Water quality and quantity has been monitored at three locations in the watershed since 1996. This monitoring is part of the Seven Mile Creek Watershed Project. The information is used to target locations for conservation practices and to track water quality improvements over time.  

Monitoring results have shown that water moves quickly off the landscape and into the creek. Seven Mile Creek is considered a "flashy" watershed. In other words, after rain or snowmelt, the creek rises quickly but then recedes just as fast. "Flashy" watersheds typically have more stream bank erosion. There are many different factors that cause bank erosion including climate, soils, topography, and land use. In the case of Seven Mile Creek watershed, changes in land use such as draining wetlands can accelerate bank erosion. See hydrograph for more information.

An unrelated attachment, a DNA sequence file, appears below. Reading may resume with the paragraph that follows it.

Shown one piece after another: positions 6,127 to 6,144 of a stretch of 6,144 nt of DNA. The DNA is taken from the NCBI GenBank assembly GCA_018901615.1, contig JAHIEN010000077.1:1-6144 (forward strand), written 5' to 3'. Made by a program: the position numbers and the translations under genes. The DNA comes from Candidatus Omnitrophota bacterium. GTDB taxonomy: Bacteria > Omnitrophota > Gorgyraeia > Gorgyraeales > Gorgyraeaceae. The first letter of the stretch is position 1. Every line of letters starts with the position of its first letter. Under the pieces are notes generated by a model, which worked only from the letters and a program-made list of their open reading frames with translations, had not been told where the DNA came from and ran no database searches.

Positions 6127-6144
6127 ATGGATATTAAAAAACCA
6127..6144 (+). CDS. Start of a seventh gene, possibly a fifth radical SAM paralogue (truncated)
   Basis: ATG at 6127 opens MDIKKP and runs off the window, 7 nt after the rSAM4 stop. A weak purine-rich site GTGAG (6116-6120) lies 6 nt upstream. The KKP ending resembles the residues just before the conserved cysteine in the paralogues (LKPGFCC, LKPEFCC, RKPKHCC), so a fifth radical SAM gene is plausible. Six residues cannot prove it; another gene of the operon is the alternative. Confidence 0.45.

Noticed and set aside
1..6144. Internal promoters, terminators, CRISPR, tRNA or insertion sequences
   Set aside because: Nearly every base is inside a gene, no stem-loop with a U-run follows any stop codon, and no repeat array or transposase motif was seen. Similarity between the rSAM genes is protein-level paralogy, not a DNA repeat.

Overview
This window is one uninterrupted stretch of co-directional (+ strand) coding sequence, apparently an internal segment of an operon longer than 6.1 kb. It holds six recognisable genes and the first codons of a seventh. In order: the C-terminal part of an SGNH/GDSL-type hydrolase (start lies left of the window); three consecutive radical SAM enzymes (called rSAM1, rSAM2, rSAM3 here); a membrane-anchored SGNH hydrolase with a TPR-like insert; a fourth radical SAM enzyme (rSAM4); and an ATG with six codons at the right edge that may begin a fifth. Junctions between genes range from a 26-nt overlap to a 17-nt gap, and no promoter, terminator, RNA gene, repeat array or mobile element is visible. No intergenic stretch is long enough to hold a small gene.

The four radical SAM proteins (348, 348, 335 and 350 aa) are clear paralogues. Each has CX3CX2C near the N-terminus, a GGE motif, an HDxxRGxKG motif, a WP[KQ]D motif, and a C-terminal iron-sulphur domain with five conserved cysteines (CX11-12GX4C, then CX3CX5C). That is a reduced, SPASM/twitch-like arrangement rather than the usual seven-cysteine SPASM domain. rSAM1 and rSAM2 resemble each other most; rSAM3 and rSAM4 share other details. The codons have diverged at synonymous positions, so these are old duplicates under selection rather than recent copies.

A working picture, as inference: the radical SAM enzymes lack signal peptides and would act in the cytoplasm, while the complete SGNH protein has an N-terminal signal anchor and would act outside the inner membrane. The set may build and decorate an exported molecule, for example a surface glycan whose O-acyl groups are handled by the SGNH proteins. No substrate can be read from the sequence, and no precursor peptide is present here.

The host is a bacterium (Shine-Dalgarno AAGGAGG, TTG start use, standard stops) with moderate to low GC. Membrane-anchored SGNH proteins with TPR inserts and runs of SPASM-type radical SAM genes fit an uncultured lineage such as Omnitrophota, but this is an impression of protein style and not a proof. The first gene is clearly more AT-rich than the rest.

The stream banks of Seven Mile Creek near Monitoring Site #1 are an example of stream bank erosion occuring (see photo right top). The stream bank is eroding because it is adjusting to the increased volume of water from a drainage ditch. The stream Monitoring Site #1 is located downstream of Highway 99 west of St. Peter. Next

typical flow
Typical flow (April 2000)
high flow
High flow, spring snowmelt (April 2001)
Water moves quickly off the landscape
due to extensive drainage ditches
and underground tiling .
  bank erosion
high flow
    Bank erosion near farm field  
High flow, summer rain (June 2002)
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